In League of Legends, it is possible to slow down an enemy champion’s movement. This can be achieved by using skills, item passives, and item actives as well as by using a specific summoner spell.
With these many different ways of slowing down an enemy, the mathematics of the effect gets a little complicated.
The biggest question regarding the different slow effects is if they stack or not. While some of the slowing effect sources can somehow -we will get to this- stack, some don’t. So let’s take a look and how they behave.
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This is the simplest category we will go through. Slow effects coming from item passives simply do not stack. Instead, only the item passive that provides the biggest slow effect will be active.
For example, if the Unique Passives of both the “Duskblade of Draktharr” and “Rylai’s Crystal Scepter” items are activated on an enemy champion, only the slowing effect of Duskblade of Draktharr will take effect.
This is because the Unique Passive of Duskblade of Draktharr provides a ninety nine percent slowing effect while the Rylai’s Crystal Scepter only provides thirty percent.
This is the case even if both -or more- of these items are used by just one champion or two different ones.
Skills and Item Actives
The common thing Skills and Item Actives share is that they have to be used purposefully in order to affect a champion, so for the sake of simplicity we will call them “Actives”.
The big news is that they stack! Well, not exactly though… Remember when I said some slowing effects “somehow stack”? This is what I was talking about. The slowing effects of Actives stack but some of them will be reduced. Let’s get into the mathematics of it.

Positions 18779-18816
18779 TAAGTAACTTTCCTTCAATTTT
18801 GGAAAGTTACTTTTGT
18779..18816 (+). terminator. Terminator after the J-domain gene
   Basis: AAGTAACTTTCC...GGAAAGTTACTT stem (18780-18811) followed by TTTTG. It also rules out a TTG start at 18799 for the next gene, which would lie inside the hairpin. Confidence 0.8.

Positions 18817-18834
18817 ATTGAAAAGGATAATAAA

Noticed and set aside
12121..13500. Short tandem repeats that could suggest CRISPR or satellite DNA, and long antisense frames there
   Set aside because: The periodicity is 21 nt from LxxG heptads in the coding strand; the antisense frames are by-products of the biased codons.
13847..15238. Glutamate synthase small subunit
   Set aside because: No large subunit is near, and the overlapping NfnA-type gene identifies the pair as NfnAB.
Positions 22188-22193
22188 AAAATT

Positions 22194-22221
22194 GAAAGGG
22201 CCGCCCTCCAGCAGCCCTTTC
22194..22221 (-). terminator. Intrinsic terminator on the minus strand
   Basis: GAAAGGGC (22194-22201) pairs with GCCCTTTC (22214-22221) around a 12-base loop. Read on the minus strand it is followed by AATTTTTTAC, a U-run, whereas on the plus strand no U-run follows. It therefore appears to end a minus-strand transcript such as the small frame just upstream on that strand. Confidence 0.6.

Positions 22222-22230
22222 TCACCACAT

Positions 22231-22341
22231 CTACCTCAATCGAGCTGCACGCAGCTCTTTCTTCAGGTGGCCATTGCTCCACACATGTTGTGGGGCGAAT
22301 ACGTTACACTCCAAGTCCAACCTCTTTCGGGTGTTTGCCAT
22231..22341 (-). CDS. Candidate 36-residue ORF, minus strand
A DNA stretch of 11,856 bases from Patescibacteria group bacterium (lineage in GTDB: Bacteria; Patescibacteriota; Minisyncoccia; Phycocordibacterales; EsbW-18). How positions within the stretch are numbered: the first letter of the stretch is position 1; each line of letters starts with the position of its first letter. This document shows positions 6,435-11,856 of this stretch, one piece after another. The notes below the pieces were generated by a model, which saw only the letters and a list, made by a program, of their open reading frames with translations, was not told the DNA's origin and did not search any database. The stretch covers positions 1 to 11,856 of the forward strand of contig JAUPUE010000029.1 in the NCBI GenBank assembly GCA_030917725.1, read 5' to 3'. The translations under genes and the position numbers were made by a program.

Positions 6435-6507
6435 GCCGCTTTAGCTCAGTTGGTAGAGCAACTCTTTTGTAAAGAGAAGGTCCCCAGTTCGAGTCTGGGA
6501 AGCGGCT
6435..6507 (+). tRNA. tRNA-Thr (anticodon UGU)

When multiple Active slowing effects are applied to a champion, only the strongest one will have its full effect. The others will be reduced by sixty-five percent, meaning they will only be thirty-five percent effective.
So, let’s say a champion was affected by both the slowing effect of “Nasus”s “Wither” ability and “Randuin’s Omen”s Unique Active. The Wither ability of Nasus provides a thirty-five percent slowing effect and the Unique Active of Randuin’s Omen provides slowing of a whopping ninety-nine percent.
Since the slowing effect of Randuin’s Omen would be the highest, it would apply completely. On top of that, thirty-five percent of the Wither’s thirty-five percent slowing effect would be applied to the champion too.
That is until the slowing effect of Randuin’s Omen wears off. Confusing, right?
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Crest of Cinders Buff
One of the ways of applying slow on a champion is the Crest of Cinders buff which you probably know as the Red Buff or just Red.
Red Buff, among many of its effects, also has a slowing ((10 / 15 / 25% for melee attacks) ( 5 / 7.5 / 12.5% for ranged attacks) based on level) debuff that is applied after a basic attack for three seconds.
Although the slowing effect of the Red Buff stacks with other slowing effects, it does not stack on itself. If the effects of Red Buff are activated on an enemy two or more times in a row, the effect will just refresh and not stack.
The Exhaust Summoner’s Spell
Exhaust is a that along with reducing the damage of a champion by forty percent, slows them by thirty percent for three seconds.
Exactly like the Crest of Cinders Buff, Exhaust only stacks with other slowing effects and only refreshes if cast on an enemy twice.
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There are multiple ways to apply the slow effect on an enemy and whether or not they will stack is decided by what their source is.
Only the slowing effects from Skills and Active Passives stack and even then, all of them besides the strongest one are heavily reduced.